The Lawyer Africa Elite 2014 features an in-depth look at 46 leading independent firms’ strategies in 15 key sub-Saharan jurisdictions, as well as the views of in-house counsel from some of Africa’s largest companies... Read more
This year, The Lawyer’s annual ranking of the largest UK law firms by turnover is available as an interactive, digital benchmarking tool. For the first time this will allow you to manipulate each data set against the metrics of your choice.
French boutique Kalliopé does not have a managing partner.
Instead this four-partner firm is run by its partners as a team, each focusing on their own practice area. Kalliopé was founded in 2007 by a group of associates from French and Anglo-Saxon firms.
The quartet came from a variety of backgrounds, but all qualified in 2001 or 2002 and all were looking for something new.
The founding team comprised real estate specialist Lorenzo Balzano, previously an associate at Lefèvre Pelletier & Associés; Nicolas Contis, a litigator from French firm Racine; Linklaters associate Jocelyn Duval, who focuses on public and energy law; and corporate lawyer Edouard Clément, whose CV includes Clifford Chance and Simmons & Simmons.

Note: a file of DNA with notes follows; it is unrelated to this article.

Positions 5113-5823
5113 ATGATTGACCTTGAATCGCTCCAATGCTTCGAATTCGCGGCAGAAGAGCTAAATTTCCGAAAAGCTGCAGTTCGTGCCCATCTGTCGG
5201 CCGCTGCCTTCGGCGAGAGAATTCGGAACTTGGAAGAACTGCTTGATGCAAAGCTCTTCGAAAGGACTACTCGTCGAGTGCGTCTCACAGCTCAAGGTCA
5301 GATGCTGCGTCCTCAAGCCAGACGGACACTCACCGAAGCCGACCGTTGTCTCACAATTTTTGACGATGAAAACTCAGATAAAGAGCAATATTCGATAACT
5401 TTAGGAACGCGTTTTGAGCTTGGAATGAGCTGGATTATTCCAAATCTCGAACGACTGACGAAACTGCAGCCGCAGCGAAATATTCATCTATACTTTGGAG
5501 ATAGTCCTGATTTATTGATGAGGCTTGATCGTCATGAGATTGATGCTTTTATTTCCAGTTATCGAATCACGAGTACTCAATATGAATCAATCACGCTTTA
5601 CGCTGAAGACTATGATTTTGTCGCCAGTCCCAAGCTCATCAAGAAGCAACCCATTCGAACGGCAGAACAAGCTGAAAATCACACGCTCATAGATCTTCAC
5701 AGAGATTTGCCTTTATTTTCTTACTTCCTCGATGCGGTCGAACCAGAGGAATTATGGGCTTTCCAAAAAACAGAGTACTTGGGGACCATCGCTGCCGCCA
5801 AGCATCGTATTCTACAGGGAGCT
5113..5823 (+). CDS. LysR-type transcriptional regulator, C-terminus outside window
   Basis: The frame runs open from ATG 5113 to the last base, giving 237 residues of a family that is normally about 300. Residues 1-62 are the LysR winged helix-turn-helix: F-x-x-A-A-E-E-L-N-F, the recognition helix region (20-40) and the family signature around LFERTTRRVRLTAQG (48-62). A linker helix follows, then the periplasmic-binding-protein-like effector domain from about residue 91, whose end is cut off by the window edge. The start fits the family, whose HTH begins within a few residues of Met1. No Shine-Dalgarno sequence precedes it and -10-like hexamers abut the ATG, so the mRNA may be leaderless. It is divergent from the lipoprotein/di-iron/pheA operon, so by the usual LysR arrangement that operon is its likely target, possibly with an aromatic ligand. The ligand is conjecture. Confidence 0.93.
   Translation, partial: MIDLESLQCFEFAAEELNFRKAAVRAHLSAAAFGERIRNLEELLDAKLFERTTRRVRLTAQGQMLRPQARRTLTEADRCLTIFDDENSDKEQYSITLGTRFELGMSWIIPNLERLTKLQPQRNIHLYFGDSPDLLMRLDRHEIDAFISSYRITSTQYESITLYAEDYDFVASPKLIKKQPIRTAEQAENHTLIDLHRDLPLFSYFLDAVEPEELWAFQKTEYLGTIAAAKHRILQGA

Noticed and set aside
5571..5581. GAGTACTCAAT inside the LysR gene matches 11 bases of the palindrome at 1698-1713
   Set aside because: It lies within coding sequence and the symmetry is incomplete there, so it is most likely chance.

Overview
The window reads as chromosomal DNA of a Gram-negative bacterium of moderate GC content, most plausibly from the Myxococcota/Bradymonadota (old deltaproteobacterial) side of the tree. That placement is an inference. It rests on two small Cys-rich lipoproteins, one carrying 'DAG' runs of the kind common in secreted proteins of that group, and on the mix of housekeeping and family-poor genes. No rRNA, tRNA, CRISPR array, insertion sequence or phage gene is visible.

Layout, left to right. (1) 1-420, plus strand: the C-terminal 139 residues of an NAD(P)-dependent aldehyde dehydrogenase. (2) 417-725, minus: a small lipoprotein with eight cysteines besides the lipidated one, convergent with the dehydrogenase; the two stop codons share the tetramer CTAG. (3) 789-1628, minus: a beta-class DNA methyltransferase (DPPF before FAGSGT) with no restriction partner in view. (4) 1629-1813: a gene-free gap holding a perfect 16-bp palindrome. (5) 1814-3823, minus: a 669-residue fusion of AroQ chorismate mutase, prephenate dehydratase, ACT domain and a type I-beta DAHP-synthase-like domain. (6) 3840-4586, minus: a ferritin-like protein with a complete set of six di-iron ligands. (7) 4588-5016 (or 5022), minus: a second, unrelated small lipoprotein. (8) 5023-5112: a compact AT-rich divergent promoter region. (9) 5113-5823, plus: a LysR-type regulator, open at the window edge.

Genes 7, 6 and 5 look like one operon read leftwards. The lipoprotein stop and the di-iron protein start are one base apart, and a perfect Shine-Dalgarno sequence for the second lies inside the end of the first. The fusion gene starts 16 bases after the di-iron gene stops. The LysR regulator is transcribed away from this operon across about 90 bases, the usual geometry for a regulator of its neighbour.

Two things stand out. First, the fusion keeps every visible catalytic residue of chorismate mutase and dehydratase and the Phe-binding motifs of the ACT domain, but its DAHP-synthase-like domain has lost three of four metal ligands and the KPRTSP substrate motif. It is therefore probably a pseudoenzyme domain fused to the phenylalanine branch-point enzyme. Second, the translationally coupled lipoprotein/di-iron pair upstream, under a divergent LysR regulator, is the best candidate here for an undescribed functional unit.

Clément left Kalliopé last year to set up another boutique and was replaced by Tanguy d’Everlange, who came from Shearman & Sterling.
“Our aim was to create a different kind of law firm,” says Duval. “We wanted to choose our clients.”
D’Everlange agrees. “Lawyers have two legs - the technical and the commercial,” he argues. “After 10 years with Shearman I had only one leg.”
That ’leg’ was the technical side, ti would seem. D’Everlange says that Kalliopé’s four partners and five associates are able to be more commercial. Each partner has an area of expertise and clients tend to instruct the firm on that basis. For example, France Telecom instructs Kalliopé on real estate and town planning issues.
Duval accepts that the firm is unable to handle larger matters due to its small size and relative youth, but is happy picking up big clients on specific issues.
The firm has so far remained small, with a turnover of just over e1m. D’Everlange says it is possible that it will add tax and finance capabilities, but that “30 lawyers would be a maximum for the next [few] years”.
“For the time being,” he adds, “we’re trying to focus on quality.”
Turnover: e1.2m (£1.06m)
Number of partners:Four
Number of lawyers:Five
Number of fee-earners:Seven
Number of offices:One
Main practice areas:Environmental law, litigation and arbitration, M&A, public business law, real estate
Key clients:Biosystems International, Enertrag, Enfinity, France Telecom, Green Power Partners, Pernod Ricard